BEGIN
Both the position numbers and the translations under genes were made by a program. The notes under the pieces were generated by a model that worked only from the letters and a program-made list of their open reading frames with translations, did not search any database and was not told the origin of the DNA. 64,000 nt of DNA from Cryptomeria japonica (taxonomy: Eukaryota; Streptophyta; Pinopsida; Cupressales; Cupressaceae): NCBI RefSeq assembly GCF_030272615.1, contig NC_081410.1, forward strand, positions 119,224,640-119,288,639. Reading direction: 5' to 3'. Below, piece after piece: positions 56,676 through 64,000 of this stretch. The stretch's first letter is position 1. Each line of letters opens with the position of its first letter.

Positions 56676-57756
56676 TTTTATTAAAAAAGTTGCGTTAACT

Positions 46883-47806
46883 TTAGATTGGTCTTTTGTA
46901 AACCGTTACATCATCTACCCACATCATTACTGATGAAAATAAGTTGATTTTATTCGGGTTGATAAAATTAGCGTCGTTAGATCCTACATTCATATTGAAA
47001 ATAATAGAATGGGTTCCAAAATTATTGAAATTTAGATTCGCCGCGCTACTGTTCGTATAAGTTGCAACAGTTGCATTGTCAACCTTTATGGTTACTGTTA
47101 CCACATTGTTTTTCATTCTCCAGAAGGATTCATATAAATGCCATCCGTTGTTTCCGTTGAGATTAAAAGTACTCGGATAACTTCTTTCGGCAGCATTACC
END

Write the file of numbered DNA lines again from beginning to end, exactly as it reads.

Both the position numbers and the translations under genes were made by a program. The notes under the pieces were generated by a model that worked only from the letters and a program-made list of their open reading frames with translations, did not search any database and was not told the origin of the DNA. 64,000 nt of DNA from Cryptomeria japonica (taxonomy: Eukaryota; Streptophyta; Pinopsida; Cupressales; Cupressaceae): NCBI RefSeq assembly GCF_030272615.1, contig NC_081410.1, forward strand, positions 119,224,640-119,288,639. Reading direction: 5' to 3'. Below, piece after piece: positions 56,676 through 64,000 of this stretch. The stretch's first letter is position 1. Each line of letters opens with the position of its first letter.

Positions 56676-57756
56676 TTTTATTAAAAAAGTTGCGTTAACT

Positions 46883-47806
46883 TTAGATTGGTCTTTTGTA
46901 AACCGTTACATCATCTACCCACATCATTACTGATGAAAATAAGTTGATTTTATTCGGGTTGATAAAATTAGCGTCGTTAGATCCTACATTCATATTGAAA
47001 ATAATAGAATGGGTTCCAAAATTATTGAAATTTAGATTCGCCGCGCTACTGTTCGTATAAGTTGCAACAGTTGCATTGTCAACCTTTATGGTTACTGTTA
47101 CCACATTGTTTTTCATTCTCCAGAAGGATTCATATAAATGCCATCCGTTGTTTCCGTTGAGATTAAAAGTACTCGGATAACTTCTTTCGGCAGCATTACC